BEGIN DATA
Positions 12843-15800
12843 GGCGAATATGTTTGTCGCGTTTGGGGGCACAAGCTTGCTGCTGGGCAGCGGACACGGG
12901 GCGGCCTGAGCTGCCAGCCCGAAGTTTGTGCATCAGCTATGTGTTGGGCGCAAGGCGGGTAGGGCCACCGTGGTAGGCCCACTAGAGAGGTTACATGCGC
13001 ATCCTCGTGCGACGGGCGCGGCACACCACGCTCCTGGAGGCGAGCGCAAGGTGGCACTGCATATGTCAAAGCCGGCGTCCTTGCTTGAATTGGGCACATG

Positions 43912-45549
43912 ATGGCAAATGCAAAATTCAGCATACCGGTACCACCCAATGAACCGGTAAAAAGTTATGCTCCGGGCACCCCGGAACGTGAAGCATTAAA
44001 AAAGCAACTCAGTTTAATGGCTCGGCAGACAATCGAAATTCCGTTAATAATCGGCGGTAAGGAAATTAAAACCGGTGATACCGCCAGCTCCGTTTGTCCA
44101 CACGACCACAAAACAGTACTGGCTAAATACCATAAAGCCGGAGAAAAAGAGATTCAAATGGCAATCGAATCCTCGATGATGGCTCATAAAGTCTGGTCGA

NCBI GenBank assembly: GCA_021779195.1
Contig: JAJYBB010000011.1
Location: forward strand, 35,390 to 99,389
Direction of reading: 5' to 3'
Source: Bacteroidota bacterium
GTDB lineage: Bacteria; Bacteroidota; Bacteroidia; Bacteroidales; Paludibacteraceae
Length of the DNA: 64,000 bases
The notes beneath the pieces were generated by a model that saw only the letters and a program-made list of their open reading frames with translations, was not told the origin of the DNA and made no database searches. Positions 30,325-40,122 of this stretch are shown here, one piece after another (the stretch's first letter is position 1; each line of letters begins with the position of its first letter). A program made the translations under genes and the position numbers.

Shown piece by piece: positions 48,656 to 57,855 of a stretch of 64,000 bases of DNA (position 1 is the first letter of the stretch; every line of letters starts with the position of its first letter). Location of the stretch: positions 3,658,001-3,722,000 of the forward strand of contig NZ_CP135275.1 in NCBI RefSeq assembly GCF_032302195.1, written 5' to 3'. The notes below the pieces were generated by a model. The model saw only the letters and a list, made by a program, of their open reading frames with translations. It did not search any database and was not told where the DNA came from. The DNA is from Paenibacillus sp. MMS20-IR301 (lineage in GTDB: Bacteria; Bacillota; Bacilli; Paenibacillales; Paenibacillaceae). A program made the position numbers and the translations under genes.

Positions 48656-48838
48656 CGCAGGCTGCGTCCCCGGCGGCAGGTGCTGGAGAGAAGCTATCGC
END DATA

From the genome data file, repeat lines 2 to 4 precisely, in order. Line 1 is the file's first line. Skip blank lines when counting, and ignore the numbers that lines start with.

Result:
12843 GGCGAATATGTTTGTCGCGTTTGGGGGCACAAGCTTGCTGCTGGGCAGCGGACACGGG
12901 GCGGCCTGAGCTGCCAGCCCGAAGTTTGTGCATCAGCTATGTGTTGGGCGCAAGGCGGGTAGGGCCACCGTGGTAGGCCCACTAGAGAGGTTACATGCGC
13001 ATCCTCGTGCGACGGGCGCGGCACACCACGCTCCTGGAGGCGAGCGCAAGGTGGCACTGCATATGTCAAAGCCGGCGTCCTTGCTTGAATTGGGCACATG